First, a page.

Penn State Wellness: Fear and Loathing in Happy Valley, PA

Main entrance of Old Main, at Penn State Unive...

Main entrance of Old Main at Penn State University, in an area of Pennsylvania sometimes referred to as Happy Valley. (Photo credit: Wikipedia)

You’ve heard by this time, no doubt, that employees at Penn State University are protesting the university’s “wellness program.” I put wellness program in quotation marks because, to my mind, a health risk assessment, preventive exam, and biometric health screening don’t qualify as a true wellness program. But that’s what Penn State is asking employees to do — complete an online HRA, attest to an  up-to-date preventive physical exam, and get screened, or suffer the consequence of an extra $100 per month surcharge. My definition of wellness program may not be pertinent. But that’s par for the course, as this entire affair is peppered with loosely connected characters, claims, and calls-to-action that obscure some of the most pressing issues the university community faces.

In case you’ve been summering on a remote island, here’s what’s been simmering at Penn State: Continue reading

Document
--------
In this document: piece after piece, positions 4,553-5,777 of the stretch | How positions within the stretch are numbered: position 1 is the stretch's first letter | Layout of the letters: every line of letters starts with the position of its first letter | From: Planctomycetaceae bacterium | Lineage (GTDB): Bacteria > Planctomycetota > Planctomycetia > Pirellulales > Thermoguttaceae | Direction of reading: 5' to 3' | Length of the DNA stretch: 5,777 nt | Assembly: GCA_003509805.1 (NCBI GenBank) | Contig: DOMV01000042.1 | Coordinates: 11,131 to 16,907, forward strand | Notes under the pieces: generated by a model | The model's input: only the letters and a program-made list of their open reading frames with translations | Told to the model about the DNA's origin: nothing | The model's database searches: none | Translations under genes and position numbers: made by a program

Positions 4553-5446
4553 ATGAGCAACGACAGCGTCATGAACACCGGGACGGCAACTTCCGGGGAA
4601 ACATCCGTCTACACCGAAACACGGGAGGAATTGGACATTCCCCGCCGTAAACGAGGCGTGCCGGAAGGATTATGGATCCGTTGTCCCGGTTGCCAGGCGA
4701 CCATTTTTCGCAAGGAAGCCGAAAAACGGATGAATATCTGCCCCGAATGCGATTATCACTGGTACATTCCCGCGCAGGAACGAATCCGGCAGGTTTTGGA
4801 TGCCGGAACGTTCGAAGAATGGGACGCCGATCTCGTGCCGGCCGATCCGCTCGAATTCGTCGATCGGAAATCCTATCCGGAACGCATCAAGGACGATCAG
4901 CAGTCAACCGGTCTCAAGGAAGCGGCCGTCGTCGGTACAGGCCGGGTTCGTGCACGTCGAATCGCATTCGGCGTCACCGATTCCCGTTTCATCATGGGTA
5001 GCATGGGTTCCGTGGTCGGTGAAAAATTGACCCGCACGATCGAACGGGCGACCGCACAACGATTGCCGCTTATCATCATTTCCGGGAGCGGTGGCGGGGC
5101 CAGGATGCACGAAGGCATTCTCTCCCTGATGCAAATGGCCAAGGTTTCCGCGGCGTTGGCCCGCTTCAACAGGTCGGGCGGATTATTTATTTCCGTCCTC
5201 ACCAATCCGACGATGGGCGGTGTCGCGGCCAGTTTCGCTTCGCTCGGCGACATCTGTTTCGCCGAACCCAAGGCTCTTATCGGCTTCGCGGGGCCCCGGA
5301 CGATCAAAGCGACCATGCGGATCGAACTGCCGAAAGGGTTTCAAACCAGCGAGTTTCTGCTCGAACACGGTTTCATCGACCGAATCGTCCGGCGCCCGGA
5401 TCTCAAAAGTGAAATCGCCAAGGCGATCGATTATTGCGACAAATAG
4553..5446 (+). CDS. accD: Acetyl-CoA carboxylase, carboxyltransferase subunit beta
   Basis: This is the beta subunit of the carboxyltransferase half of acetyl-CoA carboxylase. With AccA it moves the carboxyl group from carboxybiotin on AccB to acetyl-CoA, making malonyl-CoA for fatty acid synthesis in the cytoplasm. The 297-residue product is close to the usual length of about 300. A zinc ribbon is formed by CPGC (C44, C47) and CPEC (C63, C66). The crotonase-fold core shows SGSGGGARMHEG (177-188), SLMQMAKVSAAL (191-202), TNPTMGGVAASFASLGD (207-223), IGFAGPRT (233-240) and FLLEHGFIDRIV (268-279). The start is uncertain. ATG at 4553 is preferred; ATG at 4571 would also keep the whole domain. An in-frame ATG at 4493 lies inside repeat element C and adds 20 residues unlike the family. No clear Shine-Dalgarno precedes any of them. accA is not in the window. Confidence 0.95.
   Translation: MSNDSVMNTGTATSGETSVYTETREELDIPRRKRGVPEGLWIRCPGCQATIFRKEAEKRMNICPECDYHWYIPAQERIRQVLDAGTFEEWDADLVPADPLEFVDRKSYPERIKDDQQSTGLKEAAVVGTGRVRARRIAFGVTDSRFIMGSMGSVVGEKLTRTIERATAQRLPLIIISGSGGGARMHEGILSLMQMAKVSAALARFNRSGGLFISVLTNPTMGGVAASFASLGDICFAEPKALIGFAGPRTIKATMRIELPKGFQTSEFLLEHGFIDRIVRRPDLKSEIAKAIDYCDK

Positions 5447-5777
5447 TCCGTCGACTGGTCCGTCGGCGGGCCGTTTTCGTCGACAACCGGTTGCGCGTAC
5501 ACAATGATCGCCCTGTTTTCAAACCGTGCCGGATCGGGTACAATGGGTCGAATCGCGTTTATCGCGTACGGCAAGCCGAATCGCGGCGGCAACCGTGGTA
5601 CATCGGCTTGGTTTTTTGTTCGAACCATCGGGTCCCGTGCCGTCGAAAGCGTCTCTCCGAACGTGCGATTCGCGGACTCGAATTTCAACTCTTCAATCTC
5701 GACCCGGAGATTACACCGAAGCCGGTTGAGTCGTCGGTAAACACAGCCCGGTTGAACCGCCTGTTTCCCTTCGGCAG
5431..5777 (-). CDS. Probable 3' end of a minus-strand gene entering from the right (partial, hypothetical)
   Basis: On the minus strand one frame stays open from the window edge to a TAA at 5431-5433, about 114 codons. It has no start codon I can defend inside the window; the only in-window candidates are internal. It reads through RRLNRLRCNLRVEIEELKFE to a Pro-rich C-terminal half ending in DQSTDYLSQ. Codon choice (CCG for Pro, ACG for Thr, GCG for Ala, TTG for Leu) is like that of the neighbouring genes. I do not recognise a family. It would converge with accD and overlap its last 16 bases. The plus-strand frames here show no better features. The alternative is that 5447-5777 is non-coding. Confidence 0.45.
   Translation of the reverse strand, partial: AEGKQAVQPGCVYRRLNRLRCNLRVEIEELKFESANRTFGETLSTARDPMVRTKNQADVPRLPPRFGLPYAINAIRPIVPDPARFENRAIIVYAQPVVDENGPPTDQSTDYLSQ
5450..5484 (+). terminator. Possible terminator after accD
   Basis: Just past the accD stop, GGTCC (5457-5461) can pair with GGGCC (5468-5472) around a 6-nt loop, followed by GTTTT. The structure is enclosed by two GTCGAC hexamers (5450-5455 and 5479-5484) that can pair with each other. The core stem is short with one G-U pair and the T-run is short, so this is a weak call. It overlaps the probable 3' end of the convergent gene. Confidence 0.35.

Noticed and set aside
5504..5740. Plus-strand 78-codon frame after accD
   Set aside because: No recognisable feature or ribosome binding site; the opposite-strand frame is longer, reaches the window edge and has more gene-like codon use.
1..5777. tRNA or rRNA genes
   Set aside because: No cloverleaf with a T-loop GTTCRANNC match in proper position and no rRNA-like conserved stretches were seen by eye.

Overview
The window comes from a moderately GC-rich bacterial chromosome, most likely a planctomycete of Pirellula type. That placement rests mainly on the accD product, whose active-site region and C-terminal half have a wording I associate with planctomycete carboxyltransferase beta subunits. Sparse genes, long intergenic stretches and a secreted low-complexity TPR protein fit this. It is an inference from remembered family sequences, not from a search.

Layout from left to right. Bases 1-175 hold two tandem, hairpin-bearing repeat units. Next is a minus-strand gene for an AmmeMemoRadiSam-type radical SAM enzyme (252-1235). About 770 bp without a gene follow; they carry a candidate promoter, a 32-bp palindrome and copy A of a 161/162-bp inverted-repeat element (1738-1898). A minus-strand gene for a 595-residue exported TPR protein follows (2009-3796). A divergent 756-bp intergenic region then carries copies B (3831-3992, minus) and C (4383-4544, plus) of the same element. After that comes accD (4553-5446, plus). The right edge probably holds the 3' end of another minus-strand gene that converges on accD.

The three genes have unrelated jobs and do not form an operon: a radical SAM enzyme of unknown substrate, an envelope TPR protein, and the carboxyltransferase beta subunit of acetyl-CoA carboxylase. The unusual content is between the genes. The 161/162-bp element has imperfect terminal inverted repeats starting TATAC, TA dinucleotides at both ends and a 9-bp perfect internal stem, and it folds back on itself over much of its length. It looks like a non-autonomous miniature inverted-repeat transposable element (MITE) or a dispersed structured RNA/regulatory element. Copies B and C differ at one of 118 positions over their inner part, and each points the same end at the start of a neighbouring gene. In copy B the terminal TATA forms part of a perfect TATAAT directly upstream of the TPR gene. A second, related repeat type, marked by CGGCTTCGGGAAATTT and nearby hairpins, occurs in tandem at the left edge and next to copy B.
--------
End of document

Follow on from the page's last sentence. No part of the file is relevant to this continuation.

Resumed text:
Behavioral Economists Challenge Outcomes-Based Wellness Incentives

I’ve had to eat so much crow since I started posting on this blog, you’d think I would’ve acquired a taste for it by now. My latest sampling was served up courtesy of  behavioral economists and their connection, or lack thereof, to outcomes-based employee health incentives.

In one of my least popular posts ever, Be Afraid: Behavioral Economics and Outcomes-Based Wellness (May 2011), I criticized corporate benefits managers who, I argued, relied on the research of behavioral economists to Continue reading

2010's Top 10 Developments in Employee Wellness

Here, in no particular order, are the Employee Wellness Network‘s picks for 2010′s Top 10 Developments in Employee Wellness:

  1. The Washington Post reveals what most employee benefit managers long suspected: “Misleading claims about Safeway wellness incentives shape health-care bill.” Safeway disagrees.
  2. A new study lends credence to return-on-investment (ROI) claims. In the February issue of Health Affairs, a meta-analysis suggests that medical costs fall by $3.27 and absenteeism costs fall by $2.73 for every dollar spent on employee wellness programs.
  3. A newer study casts doubt on ROI claims. In July 2010, a study by the National Institute for Health Care Reform concludes, “ROI is uncertain and measurement Continue reading